In the chapter “The Ethical Turn of Aesthetics and Politics” from Jacques Rancière’s book Dissensus: On Politics and Aesthetics the French philosopher suggests that the “ethical turn” in late capitalism has weakened the political structures of the West and has replaced those structures with a vast “ethical community” that tends to assimilate, ignore or perceive “the excluded” as a threat, as a parasite. Clark’s ‘outlaws’ and Goldin’s ‘Family of Nan’ carry the potential to upset the fabric of this “ethical community” by generating fear, resentment and nostalgia through their ‘morally corrupt’ and ‘physically dangerous’ behaviour and activities. Using Rancière I demonstrate how the formations of communities in the West are strongly influenced by shared beliefs, mutual recognition and affective engagement. For the many similarities that associate Clark and Goldin’s work there are correspondingly many points of departure. However in this paper I turn my focus to the many parallels that connect Clark and Goldin’s work in terms of affect, identification and community. I look at Rancière’s fascinating study of consensus and dissensus in relation to the contemporary “ethical turn” to demonstrate the ways that community is structured through exclusion.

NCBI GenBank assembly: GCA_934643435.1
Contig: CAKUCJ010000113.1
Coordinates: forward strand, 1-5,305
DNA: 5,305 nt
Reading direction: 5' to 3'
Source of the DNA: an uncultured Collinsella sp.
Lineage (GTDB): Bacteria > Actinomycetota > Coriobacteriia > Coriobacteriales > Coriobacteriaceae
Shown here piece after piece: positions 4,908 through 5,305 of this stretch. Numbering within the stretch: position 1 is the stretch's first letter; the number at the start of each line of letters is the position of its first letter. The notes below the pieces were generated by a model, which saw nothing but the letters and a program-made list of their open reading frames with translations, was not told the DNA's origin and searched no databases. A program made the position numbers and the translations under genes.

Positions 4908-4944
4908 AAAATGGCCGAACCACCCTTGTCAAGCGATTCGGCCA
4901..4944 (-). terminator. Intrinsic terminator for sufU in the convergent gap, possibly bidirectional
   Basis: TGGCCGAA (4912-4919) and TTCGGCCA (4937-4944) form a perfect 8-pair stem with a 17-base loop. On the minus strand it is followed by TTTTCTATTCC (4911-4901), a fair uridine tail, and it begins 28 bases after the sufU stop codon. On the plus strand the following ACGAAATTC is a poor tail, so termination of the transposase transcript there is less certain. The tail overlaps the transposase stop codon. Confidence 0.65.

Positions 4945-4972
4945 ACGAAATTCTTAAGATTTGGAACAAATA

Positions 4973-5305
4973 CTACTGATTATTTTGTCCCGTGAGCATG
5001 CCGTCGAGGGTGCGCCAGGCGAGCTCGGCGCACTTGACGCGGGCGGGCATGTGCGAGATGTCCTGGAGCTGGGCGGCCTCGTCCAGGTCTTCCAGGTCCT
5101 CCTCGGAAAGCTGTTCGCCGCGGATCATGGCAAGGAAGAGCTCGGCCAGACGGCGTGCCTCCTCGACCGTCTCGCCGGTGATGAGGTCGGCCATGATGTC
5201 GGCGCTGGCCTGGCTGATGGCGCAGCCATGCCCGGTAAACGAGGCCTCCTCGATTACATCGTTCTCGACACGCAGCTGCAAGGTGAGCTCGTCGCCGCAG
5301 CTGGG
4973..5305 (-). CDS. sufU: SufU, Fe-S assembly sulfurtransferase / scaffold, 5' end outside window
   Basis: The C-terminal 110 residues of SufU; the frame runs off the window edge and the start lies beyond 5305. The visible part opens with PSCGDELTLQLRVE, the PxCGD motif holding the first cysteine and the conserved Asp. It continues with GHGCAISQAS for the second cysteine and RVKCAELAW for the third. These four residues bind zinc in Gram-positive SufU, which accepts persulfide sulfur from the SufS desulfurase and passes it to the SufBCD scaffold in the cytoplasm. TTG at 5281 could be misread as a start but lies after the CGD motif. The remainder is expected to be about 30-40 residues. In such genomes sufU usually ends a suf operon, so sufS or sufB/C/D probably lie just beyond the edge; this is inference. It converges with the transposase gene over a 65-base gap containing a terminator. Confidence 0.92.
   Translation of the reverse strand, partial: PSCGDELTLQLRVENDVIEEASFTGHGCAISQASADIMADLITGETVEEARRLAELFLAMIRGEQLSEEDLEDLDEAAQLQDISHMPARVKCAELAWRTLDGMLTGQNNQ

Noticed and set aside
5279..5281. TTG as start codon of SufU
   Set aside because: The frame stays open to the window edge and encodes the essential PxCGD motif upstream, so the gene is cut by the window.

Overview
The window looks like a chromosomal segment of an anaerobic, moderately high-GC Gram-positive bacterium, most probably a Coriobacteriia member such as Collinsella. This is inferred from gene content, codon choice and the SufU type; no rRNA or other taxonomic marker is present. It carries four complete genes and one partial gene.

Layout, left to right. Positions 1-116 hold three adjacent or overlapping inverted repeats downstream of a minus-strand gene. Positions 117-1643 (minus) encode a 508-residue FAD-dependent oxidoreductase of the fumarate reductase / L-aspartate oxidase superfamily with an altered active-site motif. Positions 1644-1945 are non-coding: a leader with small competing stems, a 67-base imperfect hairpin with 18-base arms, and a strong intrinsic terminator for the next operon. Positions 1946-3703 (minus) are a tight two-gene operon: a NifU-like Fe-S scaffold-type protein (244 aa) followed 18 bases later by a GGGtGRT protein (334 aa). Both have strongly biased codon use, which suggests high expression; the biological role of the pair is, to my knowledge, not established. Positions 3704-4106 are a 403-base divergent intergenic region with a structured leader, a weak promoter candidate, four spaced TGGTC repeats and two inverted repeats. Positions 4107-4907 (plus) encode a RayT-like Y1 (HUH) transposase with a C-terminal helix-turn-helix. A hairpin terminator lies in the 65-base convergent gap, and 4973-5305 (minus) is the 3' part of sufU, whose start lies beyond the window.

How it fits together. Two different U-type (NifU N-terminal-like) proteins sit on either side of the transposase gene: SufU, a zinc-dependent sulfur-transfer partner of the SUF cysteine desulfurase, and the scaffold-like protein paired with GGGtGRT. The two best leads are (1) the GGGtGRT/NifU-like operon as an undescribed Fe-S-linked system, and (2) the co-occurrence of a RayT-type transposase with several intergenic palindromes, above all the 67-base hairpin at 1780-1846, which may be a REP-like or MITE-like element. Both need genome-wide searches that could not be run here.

Available at: http://works.bepress.com/matthewryansmith/29/